Q: If money is an issue for clients do you start with an Organic Acids Test and proceed from there?

A: Yes. Start with an OAT and then see where you need to go from there.

Q: If I sent the same blood profile to have the IgG Food MAP from Mosaic Diagnostics be close to results from Cyrex labs for the same blood draw? Has the comparison been done?

A: No, the comparison hasn’t been done. May be an experiment you can try.

Q: Do you differentiate between A1 and A2 Casein in this test? If someone is reactive to Casein but not to Goat’s milk does this mean that they can drink A2 milk which is related to jersey cow milk?

A: No, the test doesn’t differentiate between A1 and A2 milk.

Q: Allergy info regarding duck eggs? I see duck but not their eggs on the IgG test. 

A: Duck allergy doesn’t equal a duck egg allergy, just as chicken allergy doesn’t equate to an egg allergy and vice versa. The proteins are different in the egg vs the animal. Duck eggs are not on the IgG Food MAP.

Q: Assuming you would recommend avoiding Saccro B supplementation in someone who demonstrates a positive IgG response to brewer’s yeast, is that accurate? I have found conflicting info on this topic.

A: Yes, it should be avoided as they could react negatively to the saccharomyces. It is always up to the practitioner whether to give it or not but the risk of reactivity increases when they have a sensitivity to brewers/bakers yeast.

Q: What food elevation would you see in Crohn’s?

A: Any food the person is sensitive to will populate in that person. The most common foods are gluten, eggs, soy, dairy.

Q: Can the GPL-Tox test and mycotox and OAT be sent from overseas such as China? The sample can be frozen?

A: Thank you for your interest in our laboratory. We refer all of our Chinese clients to contact our distributor:

Q: What do you think of broad spectrum digestive enzymes for gluten and casein intolerance? Would you recommend to strictly avoid these foods if the patients takes the enzymatic supplement?

A: These supplements can be good if someone accidently eats gluten/dairy or splurges occasionally. This shouldn’t be used for regular consumption since the digestive enzymes cannot completely avoid an immune reaction all of the time.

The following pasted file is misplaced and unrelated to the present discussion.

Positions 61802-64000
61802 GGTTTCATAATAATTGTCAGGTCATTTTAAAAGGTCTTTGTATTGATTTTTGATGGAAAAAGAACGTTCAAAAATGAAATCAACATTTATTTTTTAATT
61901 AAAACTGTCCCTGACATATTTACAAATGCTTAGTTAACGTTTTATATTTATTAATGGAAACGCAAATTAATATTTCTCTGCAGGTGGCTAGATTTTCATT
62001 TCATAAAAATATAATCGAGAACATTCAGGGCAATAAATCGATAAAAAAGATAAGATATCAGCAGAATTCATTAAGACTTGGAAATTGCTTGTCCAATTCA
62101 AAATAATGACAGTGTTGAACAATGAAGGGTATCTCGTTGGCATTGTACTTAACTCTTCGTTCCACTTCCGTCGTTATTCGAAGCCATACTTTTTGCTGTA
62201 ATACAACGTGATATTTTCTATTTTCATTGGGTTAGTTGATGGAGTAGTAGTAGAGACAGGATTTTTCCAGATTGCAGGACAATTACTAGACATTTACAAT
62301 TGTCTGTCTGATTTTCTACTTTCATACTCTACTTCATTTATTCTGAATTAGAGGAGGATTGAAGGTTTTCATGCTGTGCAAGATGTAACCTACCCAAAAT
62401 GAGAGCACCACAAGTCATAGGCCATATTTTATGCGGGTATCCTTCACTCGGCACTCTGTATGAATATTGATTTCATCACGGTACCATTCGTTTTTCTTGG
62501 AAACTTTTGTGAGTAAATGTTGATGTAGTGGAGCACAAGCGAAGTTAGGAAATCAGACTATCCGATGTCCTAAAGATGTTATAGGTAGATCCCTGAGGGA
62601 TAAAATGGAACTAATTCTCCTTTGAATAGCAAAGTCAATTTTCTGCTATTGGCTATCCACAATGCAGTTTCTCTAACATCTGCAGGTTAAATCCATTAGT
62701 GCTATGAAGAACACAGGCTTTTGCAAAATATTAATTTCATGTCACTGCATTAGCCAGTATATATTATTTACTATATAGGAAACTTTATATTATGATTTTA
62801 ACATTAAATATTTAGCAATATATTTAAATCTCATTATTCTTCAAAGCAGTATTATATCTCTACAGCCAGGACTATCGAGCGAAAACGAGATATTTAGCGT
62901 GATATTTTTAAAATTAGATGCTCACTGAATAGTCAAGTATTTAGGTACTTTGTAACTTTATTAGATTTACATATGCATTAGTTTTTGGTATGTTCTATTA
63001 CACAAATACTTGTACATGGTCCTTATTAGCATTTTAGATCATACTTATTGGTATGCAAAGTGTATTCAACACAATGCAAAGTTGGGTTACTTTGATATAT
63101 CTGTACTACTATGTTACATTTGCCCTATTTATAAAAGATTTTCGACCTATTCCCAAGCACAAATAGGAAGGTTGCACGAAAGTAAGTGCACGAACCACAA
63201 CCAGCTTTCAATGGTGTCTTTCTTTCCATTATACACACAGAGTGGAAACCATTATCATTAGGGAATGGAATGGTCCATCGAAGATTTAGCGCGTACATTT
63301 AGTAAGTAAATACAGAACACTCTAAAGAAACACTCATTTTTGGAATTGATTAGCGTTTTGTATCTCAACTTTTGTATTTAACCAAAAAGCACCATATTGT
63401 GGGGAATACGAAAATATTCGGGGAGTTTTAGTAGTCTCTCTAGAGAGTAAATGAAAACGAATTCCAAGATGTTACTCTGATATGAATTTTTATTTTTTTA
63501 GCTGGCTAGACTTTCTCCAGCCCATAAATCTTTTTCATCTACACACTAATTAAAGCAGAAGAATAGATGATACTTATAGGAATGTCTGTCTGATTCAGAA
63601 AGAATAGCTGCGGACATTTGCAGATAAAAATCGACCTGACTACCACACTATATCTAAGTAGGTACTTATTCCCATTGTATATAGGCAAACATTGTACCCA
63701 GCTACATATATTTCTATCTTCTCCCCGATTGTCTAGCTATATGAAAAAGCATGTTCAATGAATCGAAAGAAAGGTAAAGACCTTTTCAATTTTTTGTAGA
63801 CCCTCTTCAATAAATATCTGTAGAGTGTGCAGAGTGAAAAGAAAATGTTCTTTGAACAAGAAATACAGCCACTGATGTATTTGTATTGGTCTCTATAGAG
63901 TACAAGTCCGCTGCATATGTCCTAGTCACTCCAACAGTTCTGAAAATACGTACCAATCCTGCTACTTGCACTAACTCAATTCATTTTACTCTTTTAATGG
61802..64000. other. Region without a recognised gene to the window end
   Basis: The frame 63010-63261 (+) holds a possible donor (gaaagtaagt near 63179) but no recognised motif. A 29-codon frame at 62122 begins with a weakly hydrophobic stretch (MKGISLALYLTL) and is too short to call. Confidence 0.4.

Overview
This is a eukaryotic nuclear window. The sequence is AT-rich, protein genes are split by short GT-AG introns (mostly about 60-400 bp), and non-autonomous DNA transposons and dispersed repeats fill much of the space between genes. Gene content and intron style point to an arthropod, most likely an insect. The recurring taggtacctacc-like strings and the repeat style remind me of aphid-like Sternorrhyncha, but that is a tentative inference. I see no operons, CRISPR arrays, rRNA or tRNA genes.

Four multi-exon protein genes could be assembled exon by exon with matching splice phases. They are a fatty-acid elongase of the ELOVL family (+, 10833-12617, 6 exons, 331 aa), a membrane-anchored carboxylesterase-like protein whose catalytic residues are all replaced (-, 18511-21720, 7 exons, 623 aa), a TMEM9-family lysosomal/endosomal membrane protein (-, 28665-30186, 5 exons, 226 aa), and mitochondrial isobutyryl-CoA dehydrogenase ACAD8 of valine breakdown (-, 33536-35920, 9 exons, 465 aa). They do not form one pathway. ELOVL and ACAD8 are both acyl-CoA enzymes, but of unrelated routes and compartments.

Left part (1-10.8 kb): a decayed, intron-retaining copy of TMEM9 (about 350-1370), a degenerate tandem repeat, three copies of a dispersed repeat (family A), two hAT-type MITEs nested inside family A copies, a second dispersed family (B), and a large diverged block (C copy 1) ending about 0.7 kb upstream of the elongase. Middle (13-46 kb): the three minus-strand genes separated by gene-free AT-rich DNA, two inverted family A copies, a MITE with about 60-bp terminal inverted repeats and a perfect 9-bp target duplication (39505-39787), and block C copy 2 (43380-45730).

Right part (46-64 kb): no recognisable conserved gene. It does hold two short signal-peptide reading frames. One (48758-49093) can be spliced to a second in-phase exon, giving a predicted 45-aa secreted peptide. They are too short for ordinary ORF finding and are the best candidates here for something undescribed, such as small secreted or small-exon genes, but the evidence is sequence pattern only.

Q: Would you recommend gradual reintroduction of positive inmunoreactive foods after a several weeks of strict avoidance of foods giving positive IgG levels on test? Or repeat the test prior to reintroduction?

A: Either is applicable. Reintroduction is more of an active process. Testing is quicker and leads less of a risk of reactivation of symptoms.

Q: If reactivity shows for brewers yeast that means they would need to avoid any fermented bakery item?

A: Yes.

Q: If you have not had a certain food for a while, how much do you need to eat before testing and timeline?

A: This depends on what you are looking for:

  1. Keep same diet to assess any immune activity
  2. If avoidance has been completed long term and you want to assess if the immune system is still reactivity continue avoidance.
  3. If the person has never been tested but has been avoiding foods they should eat the food for a week prior to elicit a response if the immune system is active against it.

Q: My understanding is the Mycotoxin test is for external mold toxin exposure only. Can internal mold colonization in the body (confirmed on the OAT) alter the results of the mycotoxin test. I have some patients showing markers for colonization and we want to know if they are still being exposed to a  moldy environment. Should we run the mycotoxin test to confirm that or would it be better to get their home tested for mold.

A: You should run the MycoTOX to assess level of toxin but a home mold test will tell you definitively if they are still being exposed.

Headshot of William Shaw, PhD - MosaicDX

About the Author


William Shaw, PhD, is board certified in the fields of clinical chemistry and toxicology by the American Board of Clinical Chemistry. Before he founded The Great Plains Laboratory, Inc., Dr. Shaw worked for the Centers for Disease Control and Prevention (CDC), Children’s Mercy Hospital, University of Missouri at Kansas City School of Medicine, and Smith Kline Laboratories.